This points towards low engagement with films of the franchise, indicating a possible disconnect with the content itself. Star Wars is a fantasy world, with complicated names, different creatures, and a complex web of relationships and timelines. In comparison, Marvel films are based within our world, with most superheroes being ordinary people who acquire extraordinary powers. However, one could still argue that Marvel films also have a lot of the elements Star Wars has. But there’s one key difference: Marvel films don’t take themselves too seriously. By making the entire universe light-hearted, loud, and colorful, audiences don’t take the films too seriously either. However, Star Wars requires proper investment in the universe and its less vibrant, brown-grey color palette, which inherently restricts it from appealing to the masses. An entire family can enjoy a Marvel film, but the same family is unlikely to enjoy a Star Wars film. This is also why Star Wars fans have always been seen to occupy a ‘geeky’ niche in the pop culture space.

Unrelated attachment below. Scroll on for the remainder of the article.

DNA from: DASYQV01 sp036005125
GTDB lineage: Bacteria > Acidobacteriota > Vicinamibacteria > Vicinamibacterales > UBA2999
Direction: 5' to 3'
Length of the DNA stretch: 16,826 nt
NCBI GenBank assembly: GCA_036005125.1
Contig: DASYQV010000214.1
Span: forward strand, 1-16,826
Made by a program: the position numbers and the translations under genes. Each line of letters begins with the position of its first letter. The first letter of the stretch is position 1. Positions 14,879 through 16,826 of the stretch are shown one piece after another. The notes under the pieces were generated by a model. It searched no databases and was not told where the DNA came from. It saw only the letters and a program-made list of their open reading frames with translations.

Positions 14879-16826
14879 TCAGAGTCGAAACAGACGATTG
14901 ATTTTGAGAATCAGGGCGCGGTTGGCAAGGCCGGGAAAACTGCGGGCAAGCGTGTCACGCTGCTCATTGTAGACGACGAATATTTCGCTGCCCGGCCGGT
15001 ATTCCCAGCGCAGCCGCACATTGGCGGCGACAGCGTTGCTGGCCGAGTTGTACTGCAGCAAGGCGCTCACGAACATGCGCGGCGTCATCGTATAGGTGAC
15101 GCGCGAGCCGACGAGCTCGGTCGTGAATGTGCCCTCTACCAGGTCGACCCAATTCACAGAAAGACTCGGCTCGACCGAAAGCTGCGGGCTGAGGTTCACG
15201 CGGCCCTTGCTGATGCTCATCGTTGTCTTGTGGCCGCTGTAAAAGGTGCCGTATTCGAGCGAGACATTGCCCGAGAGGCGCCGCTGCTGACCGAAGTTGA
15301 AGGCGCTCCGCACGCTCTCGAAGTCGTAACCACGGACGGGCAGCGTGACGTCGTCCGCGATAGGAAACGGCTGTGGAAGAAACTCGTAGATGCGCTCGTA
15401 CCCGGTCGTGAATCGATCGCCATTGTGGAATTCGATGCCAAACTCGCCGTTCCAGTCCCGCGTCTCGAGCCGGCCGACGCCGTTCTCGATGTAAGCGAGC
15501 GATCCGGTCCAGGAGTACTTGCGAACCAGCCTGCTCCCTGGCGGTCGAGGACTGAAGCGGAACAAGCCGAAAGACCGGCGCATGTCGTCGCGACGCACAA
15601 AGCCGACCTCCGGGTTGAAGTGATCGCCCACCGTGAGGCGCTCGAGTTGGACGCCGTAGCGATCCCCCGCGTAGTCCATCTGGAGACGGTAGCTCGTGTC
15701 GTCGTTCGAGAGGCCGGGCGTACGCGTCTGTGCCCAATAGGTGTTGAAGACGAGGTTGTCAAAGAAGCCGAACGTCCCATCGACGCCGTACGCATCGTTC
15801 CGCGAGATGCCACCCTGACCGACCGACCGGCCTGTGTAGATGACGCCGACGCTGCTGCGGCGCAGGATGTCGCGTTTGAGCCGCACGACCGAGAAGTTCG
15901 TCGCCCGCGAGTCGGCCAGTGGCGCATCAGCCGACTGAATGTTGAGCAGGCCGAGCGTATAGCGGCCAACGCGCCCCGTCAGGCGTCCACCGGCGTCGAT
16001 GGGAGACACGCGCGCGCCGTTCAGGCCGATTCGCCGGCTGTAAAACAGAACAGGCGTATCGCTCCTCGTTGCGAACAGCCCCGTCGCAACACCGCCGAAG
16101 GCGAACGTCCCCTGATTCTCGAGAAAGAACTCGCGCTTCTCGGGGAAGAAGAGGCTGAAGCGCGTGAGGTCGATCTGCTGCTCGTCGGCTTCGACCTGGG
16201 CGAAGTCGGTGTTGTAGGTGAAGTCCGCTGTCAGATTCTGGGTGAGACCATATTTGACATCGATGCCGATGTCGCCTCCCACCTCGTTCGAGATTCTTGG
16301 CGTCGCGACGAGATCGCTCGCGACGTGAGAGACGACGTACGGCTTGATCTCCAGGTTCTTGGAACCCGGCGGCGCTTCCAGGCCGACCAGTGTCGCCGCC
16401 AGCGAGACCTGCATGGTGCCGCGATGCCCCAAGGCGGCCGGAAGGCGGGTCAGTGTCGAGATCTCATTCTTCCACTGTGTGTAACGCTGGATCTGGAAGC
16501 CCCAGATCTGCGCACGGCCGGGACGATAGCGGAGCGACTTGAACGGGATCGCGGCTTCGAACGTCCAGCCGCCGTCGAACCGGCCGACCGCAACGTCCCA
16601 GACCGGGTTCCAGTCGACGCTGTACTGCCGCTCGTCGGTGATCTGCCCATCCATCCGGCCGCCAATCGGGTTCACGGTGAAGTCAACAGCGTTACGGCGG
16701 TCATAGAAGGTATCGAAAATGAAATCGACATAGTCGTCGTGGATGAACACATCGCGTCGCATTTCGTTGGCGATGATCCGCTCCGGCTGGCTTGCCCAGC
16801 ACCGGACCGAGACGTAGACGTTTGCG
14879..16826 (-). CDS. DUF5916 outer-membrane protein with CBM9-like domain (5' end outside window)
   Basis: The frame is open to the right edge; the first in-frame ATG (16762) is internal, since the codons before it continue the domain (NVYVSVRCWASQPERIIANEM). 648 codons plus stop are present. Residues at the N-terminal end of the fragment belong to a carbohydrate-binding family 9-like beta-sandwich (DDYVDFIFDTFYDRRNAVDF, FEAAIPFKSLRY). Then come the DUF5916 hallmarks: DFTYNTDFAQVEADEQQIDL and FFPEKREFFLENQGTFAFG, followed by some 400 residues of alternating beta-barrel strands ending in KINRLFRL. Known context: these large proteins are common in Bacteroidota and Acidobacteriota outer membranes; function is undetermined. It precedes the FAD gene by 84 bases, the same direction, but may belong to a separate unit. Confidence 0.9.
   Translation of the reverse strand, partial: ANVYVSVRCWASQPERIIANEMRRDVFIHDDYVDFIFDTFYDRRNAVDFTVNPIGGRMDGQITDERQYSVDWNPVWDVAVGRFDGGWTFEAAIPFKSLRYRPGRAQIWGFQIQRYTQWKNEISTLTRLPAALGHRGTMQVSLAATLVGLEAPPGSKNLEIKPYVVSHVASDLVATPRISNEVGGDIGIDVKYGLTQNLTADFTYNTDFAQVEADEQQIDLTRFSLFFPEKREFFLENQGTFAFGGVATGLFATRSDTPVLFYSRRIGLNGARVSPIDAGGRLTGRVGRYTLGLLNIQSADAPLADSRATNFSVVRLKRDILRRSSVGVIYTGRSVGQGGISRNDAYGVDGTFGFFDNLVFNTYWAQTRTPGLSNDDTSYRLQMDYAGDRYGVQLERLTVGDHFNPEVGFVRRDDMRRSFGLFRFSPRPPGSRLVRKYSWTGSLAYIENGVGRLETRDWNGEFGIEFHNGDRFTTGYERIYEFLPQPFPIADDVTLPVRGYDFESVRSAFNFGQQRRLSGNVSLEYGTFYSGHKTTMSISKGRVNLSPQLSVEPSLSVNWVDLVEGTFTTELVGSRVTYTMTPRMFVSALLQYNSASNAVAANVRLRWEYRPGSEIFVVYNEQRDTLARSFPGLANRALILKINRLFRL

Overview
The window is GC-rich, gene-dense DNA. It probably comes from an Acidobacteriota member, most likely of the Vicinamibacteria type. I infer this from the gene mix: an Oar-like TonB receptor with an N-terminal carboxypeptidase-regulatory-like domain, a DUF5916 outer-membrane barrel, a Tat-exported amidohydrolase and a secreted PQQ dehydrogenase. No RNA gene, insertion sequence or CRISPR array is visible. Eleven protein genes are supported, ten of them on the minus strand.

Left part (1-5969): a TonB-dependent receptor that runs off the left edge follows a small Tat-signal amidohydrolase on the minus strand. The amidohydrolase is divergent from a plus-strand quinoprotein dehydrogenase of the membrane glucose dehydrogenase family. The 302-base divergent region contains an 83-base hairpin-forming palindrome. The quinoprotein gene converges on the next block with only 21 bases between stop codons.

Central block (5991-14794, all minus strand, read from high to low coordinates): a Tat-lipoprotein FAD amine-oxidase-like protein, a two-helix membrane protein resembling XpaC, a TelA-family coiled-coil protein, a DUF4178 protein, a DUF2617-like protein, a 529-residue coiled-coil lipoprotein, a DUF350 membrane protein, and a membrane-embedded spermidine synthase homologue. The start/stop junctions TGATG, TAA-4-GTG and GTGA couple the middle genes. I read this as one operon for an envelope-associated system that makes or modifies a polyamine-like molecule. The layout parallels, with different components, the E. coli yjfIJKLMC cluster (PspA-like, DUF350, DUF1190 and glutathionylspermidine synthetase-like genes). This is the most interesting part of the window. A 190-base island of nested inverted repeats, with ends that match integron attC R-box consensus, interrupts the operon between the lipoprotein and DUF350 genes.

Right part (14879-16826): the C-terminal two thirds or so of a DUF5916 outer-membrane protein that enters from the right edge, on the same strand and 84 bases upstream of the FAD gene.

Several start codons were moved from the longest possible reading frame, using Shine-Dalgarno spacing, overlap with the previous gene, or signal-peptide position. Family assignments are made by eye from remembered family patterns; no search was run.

Limited familiarity and popularity of the Star Wars franchise in India is the outcome of a variety of factors, a lot of which are inherent to the content itself. However, the proliferation of global content on Indian OTT, as well as the expansion of the English content consumer base in India post-pandemic, presents Star Wars an opportunity to grow in India. But with aspects of the content themselves being a concern, this might be an uphill task.
Product launch: Ormax Campaign Express
Ormax Campaign Express is a campaign testing tool that enables swift decision-making for film, OTT & TV industries
The India Box Office Report: October 2023
October 2023 was a moderate month at the Indian box office, with films released in the month grossing ₹812 Cr, of which almost 50% came from just one film, Leo
Cinema is 'buzzing'... and on OTT too!
OTT launches of theatrical films have outperformed web-series and OTT original films on Buzz in 2023, highlighting the power they carry on the streaming medium
Subscribe to stay updated with our latest insights